PSB Rebate – Are You Missing a Valuable Source of Cash for Your Charity?

PSB Rebate – Are You Missing a Valuable Source of Cash for Your Charity?

You’re not alone if you feel that the taxation system is complex. You’re in good company. Fortunately, I don’t intend to examine the complex Canadian Income Tax Act or Canadian Excise Tax Act (“Excise Act”) in this article.

This article is focused on the Public Service Body Rebate (GST/HST) Regulations (“PSB Rebate”) within the Excise Act. The purpose of this article is to provide some basic understanding about the PSB Rebate and its related compliance requirements/issues; however, the discussion is without any technical confusing tax jargons, everything is laid out in simple plain English.

Interestingly, the PSB Rebate is often overlooked or misunderstood by charities and qualifying non-profit organizations (collectively, “Organizations” for this article). This results in leaving money on the table and a lost opportunity to get additional cash to support valuable social mandates.

The PSB Rebate is available on the Goods and Services Tax (“GST”) or the federal part of the Harmonized Sales Tax (“HST”) paid or payable on eligible purchases and expenses. In addition, the provincial part of the HST for residents in participating provinces (like Ontario) is eligible for a PSB Rebate as well.

In Canada, there are over 170,000 charitable and non-profit organizations and approximately 85,000 of these are registered charities with Canada Revenue Agency(1). Majority of these organizations would likely qualify for a PSB Rebate. It’s important to note that GST/HST registration is not required for a PSB Rebate claim.

What’s PSB Rebate?

Subject to certain exceptions, PSB Rebate can be claimed on eligible purchases and expenses(2), for which no Input Tax Credits (“ITCs”) are claimed or any other rebate, refund or remission. Normally, eligible purchases and expenses include, but are not limited to, general operating expenses (i.e. rent, utilities, and administration expenses) and property and services used, consumed or supplied in Organizations’ exempt activities.

In Ontario, for charities and qualified non-profit organizations, a PSB Rebate for the federal and provincial portion is 50% and 82%, respectively.

What’s the timing of filing a PSB Rebate?

GST/HST registrants can complete one rebate application for each reporting period with an option to file electronically, subject to certain conditions. For non-GST/HST registrants, there are two claim periods based on an Organization’s fiscal year – for the first six months and the last six months, with an electronic filing option. PSB Rebate on eligible purchases and expenses may be claimed in the rebate application for a subsequent claim period, subject to certain conditions and time period restrictions (notable, claim period ends after September 7, 2017, and within two years or two years and three months for GST/HST registrants and GST/HST non-registrants, respectively).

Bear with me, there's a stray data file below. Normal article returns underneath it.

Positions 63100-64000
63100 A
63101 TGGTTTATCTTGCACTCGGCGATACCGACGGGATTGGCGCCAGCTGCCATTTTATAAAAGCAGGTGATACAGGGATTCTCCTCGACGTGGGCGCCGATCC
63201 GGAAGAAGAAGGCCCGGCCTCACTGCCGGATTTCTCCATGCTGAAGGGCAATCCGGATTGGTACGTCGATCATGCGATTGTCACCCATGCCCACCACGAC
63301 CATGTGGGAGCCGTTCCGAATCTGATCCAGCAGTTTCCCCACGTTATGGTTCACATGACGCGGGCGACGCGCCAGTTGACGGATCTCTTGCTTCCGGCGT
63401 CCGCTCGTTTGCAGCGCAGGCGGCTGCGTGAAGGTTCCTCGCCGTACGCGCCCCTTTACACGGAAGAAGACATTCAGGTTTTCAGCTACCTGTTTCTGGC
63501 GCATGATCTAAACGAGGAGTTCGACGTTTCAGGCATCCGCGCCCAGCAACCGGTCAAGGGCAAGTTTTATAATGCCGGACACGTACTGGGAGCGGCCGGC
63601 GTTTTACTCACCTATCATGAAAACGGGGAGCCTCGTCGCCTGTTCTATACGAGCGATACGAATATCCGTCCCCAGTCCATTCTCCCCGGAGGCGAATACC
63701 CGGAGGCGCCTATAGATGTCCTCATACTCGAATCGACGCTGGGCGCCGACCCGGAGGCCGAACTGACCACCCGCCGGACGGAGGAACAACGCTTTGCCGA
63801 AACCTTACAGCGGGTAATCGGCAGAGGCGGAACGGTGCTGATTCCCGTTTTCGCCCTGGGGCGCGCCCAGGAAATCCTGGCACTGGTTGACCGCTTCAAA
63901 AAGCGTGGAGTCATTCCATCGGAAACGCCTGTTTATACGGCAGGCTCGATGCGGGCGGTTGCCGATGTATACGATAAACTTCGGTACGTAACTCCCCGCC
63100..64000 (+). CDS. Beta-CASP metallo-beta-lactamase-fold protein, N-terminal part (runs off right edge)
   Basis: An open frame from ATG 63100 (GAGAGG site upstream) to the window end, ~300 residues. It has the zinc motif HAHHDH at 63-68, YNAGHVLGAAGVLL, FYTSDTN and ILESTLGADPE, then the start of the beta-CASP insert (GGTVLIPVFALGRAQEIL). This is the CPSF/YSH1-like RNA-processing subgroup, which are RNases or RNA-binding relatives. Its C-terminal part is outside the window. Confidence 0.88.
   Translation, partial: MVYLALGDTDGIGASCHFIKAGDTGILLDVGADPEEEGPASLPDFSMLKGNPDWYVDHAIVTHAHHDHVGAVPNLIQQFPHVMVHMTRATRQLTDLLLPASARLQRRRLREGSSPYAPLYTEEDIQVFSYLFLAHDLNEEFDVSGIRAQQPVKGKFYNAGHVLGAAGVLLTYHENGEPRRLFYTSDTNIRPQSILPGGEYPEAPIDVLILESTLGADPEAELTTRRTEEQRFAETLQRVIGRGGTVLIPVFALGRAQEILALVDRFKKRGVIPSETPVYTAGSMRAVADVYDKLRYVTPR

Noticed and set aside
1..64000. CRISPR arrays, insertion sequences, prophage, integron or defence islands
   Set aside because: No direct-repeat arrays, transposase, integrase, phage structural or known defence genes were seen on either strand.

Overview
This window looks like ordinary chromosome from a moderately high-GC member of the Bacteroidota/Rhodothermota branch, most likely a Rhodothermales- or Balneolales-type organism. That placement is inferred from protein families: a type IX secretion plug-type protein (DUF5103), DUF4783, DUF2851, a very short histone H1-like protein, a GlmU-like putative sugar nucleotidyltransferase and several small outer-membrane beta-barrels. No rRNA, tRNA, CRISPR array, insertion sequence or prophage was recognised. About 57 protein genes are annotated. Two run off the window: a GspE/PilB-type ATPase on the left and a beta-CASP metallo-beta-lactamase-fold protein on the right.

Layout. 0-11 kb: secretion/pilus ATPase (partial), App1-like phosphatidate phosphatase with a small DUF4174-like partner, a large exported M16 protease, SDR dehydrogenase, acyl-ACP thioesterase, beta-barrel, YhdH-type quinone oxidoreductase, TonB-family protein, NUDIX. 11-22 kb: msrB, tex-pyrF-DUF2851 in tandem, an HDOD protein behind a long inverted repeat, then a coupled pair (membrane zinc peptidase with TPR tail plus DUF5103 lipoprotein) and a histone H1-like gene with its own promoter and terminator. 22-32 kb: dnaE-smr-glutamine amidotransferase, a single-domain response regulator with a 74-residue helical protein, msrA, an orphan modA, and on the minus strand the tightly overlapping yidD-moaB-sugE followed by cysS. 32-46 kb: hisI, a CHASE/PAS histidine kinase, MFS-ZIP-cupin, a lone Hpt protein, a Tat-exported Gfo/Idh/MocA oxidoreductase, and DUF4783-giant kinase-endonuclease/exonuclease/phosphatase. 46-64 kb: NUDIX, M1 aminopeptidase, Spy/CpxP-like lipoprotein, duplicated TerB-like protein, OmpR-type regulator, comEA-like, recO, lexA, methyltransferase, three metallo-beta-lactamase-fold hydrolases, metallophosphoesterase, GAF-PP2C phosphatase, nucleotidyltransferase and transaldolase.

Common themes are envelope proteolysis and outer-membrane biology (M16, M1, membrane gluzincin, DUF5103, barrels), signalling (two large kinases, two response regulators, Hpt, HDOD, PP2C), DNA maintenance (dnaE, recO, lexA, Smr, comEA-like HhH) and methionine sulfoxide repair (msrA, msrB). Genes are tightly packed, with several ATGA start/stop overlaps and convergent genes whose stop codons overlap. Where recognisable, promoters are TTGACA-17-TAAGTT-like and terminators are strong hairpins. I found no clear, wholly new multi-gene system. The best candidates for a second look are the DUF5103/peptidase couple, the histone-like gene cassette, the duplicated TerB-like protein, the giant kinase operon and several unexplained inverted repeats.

Is There an Option to Catch-Up on Claims?

Yes. GST/HST registrants have up to four years from the due date of GST/ HST return for the claim period in which the expense is incurred. A non- GST/HST registrant has up to four years from the last day of the claim period in which the expense is incurred.

It’s important to note the difference between four years to file a claim versus conditions and time period restrictions to claim a rebate after an eligible expense is paid or becomes payable (discussed above).

Supporting Documents should be Accurate and Complete Prior to Filing the PSB Rebate Form

The Organization should separately track with the appropriate level of details the federal and provincial parts of the HST paid or payable for eligible purchases and expenses to claim both the federal and the provincial parts for a PSB Rebate. Generally, from a CRA stand-point, failure to keep adequate books and records (for any other filings) may result in the suspension of a registered charity’s tax receipting privileges, or the loss of its registered status.

In my experience, the lack of proper record keeping in one area, may (not always) point to a broader issue within the accounting, bookkeeping and tax function that may potentially result in errors and inaccuracies in financial statements and financial information prepared and reported to donors and various stakeholders.

Are you ready to put your PSB Rebate Claim now?

As always, the discussion above is generic in nature – I expect readers to connect with a qualified professional to discuss the tax implication based on their circumstances.

Mayur Gadhia, CPA, CA is the Founder of CloudAct CPA Professional Corporation, a professional services firm providing taxation, accounting, and business advisory services. Mayur can be reach at”

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